The third cell type found in alveoli are the alveolar macrophages. These macrophages are the same as other macrophages just located in the alveoli. They patrol the area looking for any invasive bacteria, toxic particles, or other foreign bodies to phagocytose and get rid of. Alveolar macrophages are an important line of defense in preventing infection of the lungs.
Now you're all up-to-date with the structure of the bronchial tree. There's more, though. Let's look at a nervous structure that is found in the depths of the lungs.
The structure we can see highlighted in green in this image is one of many bronchial nerves. The lungs are innervated by different parts of the nervous system. These nerves carry fibers from the parasympathetic nervous system, which causes the bronchial tree to contract, among other things. There are also sympathetic nervous system fibers, which lead to bronchodilation.
The final group of structures that we're going to identify are vascular structures. So, of course, some arteries and veins. Let's see what we can find.
The first structure we'll look at is the pulmonary artery. Now, this artery is a little bit different than most. Although it's still carrying blood away from the heart as all arteries do, the blood that it carries is deoxygenated. This deoxygenated blood is being transported to the alveoli where it will get rid of any carbon dioxide and pick up oxygen. Before it gets to the alveoli, the pulmonary artery branches become smaller pulmonary arterioles, which we can now see highlighted in green. Arterioles are smaller, thinner arteries still carrying blood away from the heart for gas exchange.
And now we're at the level of the circulatory system, where gas exchange in the lung occurs. Capillaries are the smallest and most abundant type of blood vessel in the body connecting arterioles to the venous system. Because the capillary walls are so thin, it's easy for molecules of gas to pass through via passive diffusion. Therefore, oxygen is able to diffuse from the alveoli into the capillaries and carbon dioxide is able to diffuse from the blood in the capillaries to the alveoli destined for exhalation.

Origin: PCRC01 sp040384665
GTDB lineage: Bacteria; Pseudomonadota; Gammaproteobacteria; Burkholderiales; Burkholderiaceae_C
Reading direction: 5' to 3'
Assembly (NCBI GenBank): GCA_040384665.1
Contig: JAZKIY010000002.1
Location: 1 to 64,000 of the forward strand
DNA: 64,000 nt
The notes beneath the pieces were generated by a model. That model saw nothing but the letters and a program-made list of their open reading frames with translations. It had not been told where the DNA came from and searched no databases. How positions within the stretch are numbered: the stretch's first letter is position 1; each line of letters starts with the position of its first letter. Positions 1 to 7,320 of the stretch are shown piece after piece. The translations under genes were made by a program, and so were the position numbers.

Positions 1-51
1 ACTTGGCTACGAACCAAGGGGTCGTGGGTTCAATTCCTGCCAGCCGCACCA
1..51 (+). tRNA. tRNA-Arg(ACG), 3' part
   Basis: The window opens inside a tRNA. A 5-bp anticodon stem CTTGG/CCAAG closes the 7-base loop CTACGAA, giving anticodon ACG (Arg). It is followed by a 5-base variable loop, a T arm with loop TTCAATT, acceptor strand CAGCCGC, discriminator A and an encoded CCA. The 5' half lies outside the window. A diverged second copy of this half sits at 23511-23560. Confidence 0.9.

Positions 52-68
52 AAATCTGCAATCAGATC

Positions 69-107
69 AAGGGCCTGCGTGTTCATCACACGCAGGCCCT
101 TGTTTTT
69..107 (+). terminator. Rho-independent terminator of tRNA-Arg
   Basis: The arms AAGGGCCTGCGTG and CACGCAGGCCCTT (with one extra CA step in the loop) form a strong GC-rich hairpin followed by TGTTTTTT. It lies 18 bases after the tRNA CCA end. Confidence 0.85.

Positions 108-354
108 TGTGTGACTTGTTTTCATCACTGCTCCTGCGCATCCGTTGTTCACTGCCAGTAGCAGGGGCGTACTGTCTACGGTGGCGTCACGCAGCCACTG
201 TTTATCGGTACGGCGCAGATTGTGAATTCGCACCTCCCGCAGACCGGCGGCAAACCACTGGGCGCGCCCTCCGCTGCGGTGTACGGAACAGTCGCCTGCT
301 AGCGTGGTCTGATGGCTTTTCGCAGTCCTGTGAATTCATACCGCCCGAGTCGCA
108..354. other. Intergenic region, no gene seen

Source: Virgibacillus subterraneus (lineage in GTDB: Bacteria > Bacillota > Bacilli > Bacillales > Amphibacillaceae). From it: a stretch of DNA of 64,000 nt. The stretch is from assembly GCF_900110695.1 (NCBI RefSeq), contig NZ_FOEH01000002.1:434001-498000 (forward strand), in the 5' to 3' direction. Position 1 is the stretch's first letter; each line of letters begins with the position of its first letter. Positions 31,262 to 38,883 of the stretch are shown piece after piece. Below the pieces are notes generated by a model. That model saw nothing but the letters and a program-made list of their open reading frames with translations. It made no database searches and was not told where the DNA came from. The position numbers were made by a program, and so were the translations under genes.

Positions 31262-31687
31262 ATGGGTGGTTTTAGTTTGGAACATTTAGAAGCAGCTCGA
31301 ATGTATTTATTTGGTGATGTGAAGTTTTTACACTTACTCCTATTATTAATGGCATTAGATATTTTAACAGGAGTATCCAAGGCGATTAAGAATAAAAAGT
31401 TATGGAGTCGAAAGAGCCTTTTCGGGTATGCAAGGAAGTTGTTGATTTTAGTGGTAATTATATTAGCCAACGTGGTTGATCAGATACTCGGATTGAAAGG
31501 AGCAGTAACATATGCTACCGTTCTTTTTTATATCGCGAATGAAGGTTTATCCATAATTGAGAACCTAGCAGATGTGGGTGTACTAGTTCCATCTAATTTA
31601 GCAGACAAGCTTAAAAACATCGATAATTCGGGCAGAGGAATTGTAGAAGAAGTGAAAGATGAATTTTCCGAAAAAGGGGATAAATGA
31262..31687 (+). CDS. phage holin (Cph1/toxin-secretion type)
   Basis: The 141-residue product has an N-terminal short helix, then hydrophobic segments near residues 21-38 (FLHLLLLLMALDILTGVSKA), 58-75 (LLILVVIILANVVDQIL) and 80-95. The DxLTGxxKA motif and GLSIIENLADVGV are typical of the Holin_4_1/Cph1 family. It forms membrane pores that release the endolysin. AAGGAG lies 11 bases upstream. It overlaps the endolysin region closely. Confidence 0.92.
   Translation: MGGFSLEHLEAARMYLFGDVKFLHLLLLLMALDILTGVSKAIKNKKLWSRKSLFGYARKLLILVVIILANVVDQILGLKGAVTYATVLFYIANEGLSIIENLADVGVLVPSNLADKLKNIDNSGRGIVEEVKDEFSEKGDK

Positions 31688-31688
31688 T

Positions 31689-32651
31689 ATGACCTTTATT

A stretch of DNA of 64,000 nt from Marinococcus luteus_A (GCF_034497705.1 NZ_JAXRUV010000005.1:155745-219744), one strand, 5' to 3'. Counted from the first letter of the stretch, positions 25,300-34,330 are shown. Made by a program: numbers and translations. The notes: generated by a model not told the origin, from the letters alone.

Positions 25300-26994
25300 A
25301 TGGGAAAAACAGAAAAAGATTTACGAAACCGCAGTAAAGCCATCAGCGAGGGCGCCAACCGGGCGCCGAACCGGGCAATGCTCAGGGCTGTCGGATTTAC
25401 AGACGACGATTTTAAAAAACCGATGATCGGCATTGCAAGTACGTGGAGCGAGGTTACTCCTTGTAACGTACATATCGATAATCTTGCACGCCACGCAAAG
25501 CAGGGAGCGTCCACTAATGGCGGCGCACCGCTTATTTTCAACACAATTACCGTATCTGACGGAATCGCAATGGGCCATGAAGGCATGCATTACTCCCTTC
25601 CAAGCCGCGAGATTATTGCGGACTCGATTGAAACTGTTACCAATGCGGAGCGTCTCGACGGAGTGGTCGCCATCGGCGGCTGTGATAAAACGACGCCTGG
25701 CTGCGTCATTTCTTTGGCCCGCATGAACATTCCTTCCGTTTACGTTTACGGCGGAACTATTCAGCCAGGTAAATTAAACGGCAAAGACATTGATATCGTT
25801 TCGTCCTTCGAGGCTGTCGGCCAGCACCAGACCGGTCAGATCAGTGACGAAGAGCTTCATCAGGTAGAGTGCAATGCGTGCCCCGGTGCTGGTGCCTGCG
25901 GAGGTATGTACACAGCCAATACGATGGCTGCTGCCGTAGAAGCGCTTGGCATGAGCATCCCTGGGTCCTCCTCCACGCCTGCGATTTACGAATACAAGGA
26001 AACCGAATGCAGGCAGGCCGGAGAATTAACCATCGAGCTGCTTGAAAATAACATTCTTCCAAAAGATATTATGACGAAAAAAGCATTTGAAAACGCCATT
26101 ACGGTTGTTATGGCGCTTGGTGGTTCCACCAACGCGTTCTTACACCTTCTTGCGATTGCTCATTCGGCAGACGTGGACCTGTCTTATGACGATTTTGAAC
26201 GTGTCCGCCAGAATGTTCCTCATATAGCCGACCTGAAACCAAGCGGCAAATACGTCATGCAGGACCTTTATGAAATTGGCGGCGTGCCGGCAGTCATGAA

After passing through the capillary bed, the now oxygenated blood travels into the pulmonary venules. Venules are the arterial equivalent on the venous side and they're smaller than veins created by the joining of two or more capillaries. From the pulmonary venules, blood travels into the pulmonary veins, which will eventually bring the oxygenated blood back to the heart to be pumped throughout the body. Usually, veins contain deoxygenated blood, but similar to the pulmonary arteries, the pulmonary veins are an exception to the oxygenated rule. The pulmonary arteries and veins have a similar branching pattern to the bronchioles.
So that's the system of getting deoxygenated blood to the alveoli and bringing oxygenated blood back to the heart, but how did the parts of the bronchial tree get oxygen and nutrients themselves? That's where the bronchial arteries come into play. These arteries usually arise from the thoracic aorta and bring oxygen and nutrient-rich blood to the bronchi and connective tissue of the lungs. As they travel through the lungs, they branch in a similar pattern to the bronchi and bronchioles giving off small branches along the way to supply the cells of these structures.
At the level of the terminal and respiratory bronchioles, the bronchial arteries may anastomose in one of three places. First, they can anastomose directly with the pulmonary artery causing oxygenated blood to mix with deoxygenated blood. They can also anastomose with the pulmonary capillaries surrounding the alveolus, and finally, it may form a capillary network of its own which it does when supplying structures such as the smooth muscle of the bronchial tree.